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Big Tech Is Big Brother

TRANSCRIPT: The year is 1984. One company – Microsoft – dominates the computer world. It’s their way or the highway.

Conform or die.

This snapshot in time was perfectly captured in one of the most famous commercials in TV history.

Set in a gray, dystopian future, row after row of men stare blankly at a giant screen from which Big Brother – the all-powerful leader from George Orwell’s classic novel 1984 – addresses them.

Suddenly, riot police burst into the hall, chasing a beautiful, blonde woman in a white shirt and red shorts. Before they can grab her, she hurls a sledgehammer into the screen, shattering Big Brother and his grip on the masses. The narrator informs us that Apple’s breakthrough product, the Macintosh computer, will be the device that sets us all free.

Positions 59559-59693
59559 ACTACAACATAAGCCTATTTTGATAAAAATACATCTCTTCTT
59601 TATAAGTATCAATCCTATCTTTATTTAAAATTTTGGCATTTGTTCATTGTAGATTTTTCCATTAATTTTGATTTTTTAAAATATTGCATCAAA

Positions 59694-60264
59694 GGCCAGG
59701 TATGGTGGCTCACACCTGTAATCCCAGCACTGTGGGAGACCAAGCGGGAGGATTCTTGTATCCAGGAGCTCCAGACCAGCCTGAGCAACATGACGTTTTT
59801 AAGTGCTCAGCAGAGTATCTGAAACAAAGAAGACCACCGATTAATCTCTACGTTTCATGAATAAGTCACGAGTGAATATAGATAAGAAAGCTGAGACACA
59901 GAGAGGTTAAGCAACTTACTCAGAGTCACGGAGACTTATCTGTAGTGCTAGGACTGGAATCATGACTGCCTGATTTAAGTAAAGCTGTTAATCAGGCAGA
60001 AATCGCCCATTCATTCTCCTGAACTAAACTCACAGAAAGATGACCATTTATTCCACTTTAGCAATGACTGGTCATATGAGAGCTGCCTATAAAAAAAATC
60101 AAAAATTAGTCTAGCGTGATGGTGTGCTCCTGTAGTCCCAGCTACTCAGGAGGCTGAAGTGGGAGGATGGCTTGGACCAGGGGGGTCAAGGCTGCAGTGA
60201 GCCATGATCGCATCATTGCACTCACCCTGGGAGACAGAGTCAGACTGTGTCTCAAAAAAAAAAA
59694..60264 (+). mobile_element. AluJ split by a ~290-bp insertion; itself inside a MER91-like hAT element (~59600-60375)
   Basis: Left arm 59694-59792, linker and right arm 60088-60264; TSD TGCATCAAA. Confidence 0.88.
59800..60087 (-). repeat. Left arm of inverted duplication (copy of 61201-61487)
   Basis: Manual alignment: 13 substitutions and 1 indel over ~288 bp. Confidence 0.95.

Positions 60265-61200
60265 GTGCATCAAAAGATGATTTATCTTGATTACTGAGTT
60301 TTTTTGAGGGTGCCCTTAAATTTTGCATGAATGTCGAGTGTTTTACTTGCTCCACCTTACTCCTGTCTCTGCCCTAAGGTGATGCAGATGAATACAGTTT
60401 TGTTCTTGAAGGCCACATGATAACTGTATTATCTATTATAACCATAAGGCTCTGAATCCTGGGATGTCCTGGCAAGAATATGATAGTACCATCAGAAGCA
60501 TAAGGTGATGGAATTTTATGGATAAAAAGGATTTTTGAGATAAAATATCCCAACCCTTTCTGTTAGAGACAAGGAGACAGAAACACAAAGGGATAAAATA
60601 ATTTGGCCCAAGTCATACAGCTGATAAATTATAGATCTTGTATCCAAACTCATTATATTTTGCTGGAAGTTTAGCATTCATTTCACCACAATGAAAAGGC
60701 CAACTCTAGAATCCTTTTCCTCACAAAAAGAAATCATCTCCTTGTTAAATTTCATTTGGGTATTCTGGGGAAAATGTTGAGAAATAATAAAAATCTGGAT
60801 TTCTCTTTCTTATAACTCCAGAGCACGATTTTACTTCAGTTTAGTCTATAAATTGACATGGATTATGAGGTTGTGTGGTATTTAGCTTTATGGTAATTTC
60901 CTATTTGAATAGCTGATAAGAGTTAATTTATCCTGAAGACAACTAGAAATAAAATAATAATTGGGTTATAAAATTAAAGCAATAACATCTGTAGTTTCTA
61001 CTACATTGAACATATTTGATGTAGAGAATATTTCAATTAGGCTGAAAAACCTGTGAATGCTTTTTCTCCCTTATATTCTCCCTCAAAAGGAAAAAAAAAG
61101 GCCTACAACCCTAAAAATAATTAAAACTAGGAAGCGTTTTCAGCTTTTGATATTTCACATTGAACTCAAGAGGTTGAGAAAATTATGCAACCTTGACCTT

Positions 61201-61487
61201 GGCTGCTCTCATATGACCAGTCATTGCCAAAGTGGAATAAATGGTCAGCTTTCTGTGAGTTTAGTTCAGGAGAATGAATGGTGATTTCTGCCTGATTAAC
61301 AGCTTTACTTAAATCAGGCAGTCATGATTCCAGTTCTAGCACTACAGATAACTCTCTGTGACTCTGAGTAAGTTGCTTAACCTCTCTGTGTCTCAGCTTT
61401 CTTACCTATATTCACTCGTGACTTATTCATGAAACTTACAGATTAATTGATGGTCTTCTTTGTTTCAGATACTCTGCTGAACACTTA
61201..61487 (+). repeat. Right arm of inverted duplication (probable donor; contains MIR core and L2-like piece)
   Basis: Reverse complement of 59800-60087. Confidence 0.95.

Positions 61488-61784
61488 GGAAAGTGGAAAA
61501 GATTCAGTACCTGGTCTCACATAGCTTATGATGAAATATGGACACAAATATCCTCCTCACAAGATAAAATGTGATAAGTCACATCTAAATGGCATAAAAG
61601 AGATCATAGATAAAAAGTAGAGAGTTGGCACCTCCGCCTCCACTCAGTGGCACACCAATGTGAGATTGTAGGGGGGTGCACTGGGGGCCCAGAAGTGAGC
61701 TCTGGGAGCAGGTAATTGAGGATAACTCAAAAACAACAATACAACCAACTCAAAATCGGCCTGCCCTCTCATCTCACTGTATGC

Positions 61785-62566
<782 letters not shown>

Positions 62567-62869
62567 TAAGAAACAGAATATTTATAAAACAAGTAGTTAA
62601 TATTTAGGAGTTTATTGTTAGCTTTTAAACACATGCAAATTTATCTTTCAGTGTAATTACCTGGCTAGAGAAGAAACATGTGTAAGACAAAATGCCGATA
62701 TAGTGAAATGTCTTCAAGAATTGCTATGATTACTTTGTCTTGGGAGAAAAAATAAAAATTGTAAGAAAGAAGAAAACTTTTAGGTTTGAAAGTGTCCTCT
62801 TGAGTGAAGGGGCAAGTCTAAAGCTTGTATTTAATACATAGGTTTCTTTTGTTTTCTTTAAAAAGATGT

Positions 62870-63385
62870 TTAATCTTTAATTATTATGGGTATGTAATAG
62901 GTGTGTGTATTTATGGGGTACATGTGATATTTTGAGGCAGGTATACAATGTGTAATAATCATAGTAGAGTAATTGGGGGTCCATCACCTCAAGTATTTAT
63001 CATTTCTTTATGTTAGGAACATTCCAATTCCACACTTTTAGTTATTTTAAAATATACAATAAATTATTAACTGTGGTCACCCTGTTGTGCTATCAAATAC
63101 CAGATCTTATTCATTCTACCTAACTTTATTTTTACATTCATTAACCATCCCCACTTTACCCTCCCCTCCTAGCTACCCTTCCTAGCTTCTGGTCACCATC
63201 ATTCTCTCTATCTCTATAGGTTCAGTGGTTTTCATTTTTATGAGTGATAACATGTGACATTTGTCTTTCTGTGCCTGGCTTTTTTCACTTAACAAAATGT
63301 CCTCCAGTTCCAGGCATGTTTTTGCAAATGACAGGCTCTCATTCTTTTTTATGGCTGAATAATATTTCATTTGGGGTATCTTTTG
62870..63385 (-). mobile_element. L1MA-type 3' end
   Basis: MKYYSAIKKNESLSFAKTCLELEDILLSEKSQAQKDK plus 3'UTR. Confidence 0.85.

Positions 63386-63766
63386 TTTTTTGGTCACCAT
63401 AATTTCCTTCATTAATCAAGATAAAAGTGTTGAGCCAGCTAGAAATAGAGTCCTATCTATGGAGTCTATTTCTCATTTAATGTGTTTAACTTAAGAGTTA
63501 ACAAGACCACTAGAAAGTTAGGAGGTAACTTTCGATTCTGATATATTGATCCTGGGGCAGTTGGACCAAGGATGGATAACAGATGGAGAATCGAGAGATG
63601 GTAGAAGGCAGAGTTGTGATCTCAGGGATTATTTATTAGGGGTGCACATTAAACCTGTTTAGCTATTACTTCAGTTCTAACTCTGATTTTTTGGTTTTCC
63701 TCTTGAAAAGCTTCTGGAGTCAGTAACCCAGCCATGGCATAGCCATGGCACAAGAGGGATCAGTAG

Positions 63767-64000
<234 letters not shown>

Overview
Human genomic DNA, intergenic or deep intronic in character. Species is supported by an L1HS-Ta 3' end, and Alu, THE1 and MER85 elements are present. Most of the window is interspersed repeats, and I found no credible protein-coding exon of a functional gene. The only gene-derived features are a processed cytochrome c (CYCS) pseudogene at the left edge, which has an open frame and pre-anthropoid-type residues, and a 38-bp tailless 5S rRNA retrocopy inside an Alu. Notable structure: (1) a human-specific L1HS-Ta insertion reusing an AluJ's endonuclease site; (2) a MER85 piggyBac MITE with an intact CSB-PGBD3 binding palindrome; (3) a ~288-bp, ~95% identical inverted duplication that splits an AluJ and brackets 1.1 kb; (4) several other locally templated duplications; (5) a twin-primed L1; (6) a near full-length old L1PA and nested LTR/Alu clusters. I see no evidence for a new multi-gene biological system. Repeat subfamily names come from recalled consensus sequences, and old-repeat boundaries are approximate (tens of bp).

Looking back, Apple largely lived up to its promise. A new wave of companies, each in its own way, followed the example set by Apple’s legendary CEO, Steve Jobs.

Google gave us instant access to vast amounts of information.

Facebook gave us a new way to connect with friends, family, and the world.

Twitter brought this world to us in real time.

And YouTube allowed anyone with a smartphone to become a virtual broadcast network unto themselves.

It was glorious and empowering.

But that was yesterday. Today, it’s 1984 all over again. Big Brother is back – with an important twist. [click to continue…]


Just the thing for your morning commute


June 6: A walk across a beach in Normandy

Today your job is straightforward. First you must load 40 to 50 pounds on your back. Then you need to climb down a net of rope that is banging on the steel side of a ship and jump into a steel rectangle bobbing on the surface of the ocean below you. Others are already inside the steel boat shouting and urging you to hurry up.

Once in the boat you stand with dozens of others as the boat is driven towards distant beaches and cliffs through a hot hailstorm of bullets and explosions. Boats moving nearby are, from time to time, hit with a high explosive shell and disintegrate in a red rain of bullets and body parts. Then there’s the smell of men near you fouling themselves as the fear bites into their necks and they hunch lower into the boat. That smell mingles with the smell of cordite and seaweed.